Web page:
Had Tiger Woods been a self-proclaimed atheist or agnostic, and Hume was asked what advice he would give, Hume's response would have been appropriate. Had Woods been private about his religious beliefs, Hume might have said something like "I hope he has a religion he can turn to" or "I suggest he consider accepting the Christian faith..." or something along those lines. But Hume did not suggest the Woods turn to Christianity....he suggested he leave behind his professed religious faith! My goodness, if Woods were a Christian and Hume suggested he abandon it...let's say "because he's going to have all this guilt and anxiety" and then suggested he turn to something that won't judge him as harshly....well, you can imagine the outcry from our side. What Hume did was NOT intended to "kick off a debate." He did--and it's a good debate to be having--but Hume still deserves condemnation from all--Christians included--for his statement. And when the Buddhists then can answer Hume by saying, well, actually, you got our religion quite wrong...that smacks pretty close to bigotry. Which again, we should all oppose.

When Christians proselytize, whether in public or in private, no doubt a part of that entails a suggestion that those of other faiths need to consider giving them up. But in the public sphere--say, a television program like the one Hume was speaking as a part of--that kind of a statement becomes a real problem, and just because we're in the majority and so unlikely to face the likes of Britt Hume telling us to leave Christianity behind...doesn't make it any less of a problem.

Johnnie said...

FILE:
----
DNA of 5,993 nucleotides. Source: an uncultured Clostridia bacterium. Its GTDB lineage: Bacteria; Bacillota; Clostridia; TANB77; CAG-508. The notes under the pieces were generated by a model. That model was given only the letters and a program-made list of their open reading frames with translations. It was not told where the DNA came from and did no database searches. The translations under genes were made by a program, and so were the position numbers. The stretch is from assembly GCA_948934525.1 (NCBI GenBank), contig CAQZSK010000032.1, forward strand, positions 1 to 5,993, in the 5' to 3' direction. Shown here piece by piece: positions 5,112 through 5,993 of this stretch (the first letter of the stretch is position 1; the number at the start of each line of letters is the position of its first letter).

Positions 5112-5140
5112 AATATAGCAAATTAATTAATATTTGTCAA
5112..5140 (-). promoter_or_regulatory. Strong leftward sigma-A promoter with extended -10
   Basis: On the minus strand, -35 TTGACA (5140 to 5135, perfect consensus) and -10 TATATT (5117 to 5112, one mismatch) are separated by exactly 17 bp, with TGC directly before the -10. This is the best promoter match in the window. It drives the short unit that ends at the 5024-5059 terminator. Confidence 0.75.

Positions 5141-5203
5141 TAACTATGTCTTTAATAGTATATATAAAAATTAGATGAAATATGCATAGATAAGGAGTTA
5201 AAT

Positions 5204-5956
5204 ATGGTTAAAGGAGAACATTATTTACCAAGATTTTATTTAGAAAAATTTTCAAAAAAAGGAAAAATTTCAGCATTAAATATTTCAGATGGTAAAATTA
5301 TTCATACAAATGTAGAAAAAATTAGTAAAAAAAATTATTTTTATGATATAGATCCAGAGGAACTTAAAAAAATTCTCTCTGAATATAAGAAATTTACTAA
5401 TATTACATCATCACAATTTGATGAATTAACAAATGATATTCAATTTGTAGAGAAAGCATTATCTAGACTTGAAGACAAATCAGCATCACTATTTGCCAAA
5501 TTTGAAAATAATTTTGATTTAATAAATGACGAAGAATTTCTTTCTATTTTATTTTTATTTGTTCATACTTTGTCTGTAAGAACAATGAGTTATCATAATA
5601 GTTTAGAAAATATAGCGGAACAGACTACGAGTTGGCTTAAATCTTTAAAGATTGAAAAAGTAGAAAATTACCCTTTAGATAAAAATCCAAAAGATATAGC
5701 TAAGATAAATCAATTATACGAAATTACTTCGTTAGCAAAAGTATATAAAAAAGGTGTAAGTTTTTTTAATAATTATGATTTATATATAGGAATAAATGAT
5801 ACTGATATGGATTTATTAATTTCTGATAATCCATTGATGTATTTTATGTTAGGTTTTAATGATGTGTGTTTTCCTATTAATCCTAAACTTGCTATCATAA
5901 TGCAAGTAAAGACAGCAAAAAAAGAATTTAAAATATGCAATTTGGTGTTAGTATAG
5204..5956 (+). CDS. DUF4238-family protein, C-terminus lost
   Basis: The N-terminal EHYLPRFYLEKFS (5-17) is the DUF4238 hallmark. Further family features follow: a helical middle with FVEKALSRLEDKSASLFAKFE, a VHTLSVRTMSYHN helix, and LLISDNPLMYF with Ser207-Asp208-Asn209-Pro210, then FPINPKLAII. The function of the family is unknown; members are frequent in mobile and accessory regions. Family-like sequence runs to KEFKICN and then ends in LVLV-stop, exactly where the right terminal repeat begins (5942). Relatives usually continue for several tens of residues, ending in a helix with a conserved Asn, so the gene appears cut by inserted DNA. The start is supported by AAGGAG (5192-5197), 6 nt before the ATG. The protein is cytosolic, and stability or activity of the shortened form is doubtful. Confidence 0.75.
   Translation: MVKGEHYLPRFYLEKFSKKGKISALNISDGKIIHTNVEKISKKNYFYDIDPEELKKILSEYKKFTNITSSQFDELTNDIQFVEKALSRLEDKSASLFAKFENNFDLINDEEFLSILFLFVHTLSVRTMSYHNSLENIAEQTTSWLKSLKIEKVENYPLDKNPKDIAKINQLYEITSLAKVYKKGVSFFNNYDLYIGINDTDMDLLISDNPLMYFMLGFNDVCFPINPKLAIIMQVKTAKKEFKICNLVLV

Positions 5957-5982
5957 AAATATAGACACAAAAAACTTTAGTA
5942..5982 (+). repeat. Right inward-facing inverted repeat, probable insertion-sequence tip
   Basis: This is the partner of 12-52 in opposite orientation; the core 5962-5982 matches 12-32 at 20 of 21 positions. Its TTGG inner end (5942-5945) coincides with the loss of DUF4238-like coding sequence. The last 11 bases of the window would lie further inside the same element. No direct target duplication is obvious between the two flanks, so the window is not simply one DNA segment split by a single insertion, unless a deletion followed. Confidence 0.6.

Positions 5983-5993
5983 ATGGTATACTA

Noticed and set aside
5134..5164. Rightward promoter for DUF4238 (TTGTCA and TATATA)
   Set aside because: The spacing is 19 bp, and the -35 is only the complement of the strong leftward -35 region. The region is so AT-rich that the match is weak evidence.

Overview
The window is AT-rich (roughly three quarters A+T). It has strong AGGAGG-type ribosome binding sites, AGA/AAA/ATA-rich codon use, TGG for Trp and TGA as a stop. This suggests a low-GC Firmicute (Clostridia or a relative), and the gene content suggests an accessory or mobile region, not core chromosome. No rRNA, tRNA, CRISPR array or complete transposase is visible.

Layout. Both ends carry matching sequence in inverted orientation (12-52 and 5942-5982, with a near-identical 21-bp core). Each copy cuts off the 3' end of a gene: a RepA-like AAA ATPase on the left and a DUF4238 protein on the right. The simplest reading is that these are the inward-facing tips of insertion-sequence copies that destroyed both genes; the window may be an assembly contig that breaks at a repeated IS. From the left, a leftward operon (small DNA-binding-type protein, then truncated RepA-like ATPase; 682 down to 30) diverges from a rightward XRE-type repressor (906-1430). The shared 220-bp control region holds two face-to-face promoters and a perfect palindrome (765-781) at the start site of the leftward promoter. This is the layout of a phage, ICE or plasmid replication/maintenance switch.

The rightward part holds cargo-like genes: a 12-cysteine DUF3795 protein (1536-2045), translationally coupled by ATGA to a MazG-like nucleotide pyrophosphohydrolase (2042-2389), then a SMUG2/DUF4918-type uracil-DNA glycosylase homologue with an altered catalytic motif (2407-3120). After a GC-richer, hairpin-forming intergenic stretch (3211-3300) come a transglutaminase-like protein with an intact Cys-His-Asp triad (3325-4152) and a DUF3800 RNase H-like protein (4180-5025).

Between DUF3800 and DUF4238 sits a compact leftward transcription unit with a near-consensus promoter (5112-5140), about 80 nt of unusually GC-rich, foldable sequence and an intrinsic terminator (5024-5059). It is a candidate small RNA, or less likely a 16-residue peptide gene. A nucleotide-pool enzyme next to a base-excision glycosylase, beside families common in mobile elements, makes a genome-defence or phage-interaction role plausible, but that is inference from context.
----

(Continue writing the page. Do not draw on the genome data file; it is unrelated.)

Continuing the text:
Yes--I like this piece too, and agree about Hume too.

The thing that is so difficult for everyone, it seems, is to make sure that the "exchange of ideas" is truly an exchange and not a one-directional thing. We are all aware, I think, of Christians who want badly to send their ideas out, but are much less interested in taking other ideas in. We are certainly aware that those who are not Christian, and those who are not "our sort" (whatever sort that may be) of Christian, are often very poor listeners too.

Christians for certain have a "mandate to proselytize", as this essayist says....but that is NOT an "exchange of ideas."

Ian Clausen said...

You two are right. I don't know who Brit Hume is, and to be honest, I didn't really pay much attention to the reference in the article.

About proselytizing in the public sphere, I grant you both it hardly qualifies as a mere 'exchange of ideas'. I'm actually surprised at myself that I decided upon that language! That said, I would say I consider it better that Christians are honest in their public and private dealings about what shapes their convictions than concealing it for the sake of agreement. My professor has a great reminder to us that we must not 'veil the Gospel in embarrassment' in our engagement in the public sphere. But there are certainly ways to unveil it inappropriately, and Brit Hume might qualify as one of them. It's impossible to make any more comment than that - when and where the Gospel should be 'unveiled' is bound up with relevant practical circumstances, and requires at that time and place wise and practical judgment.

Thanks for the wise corrections, friends.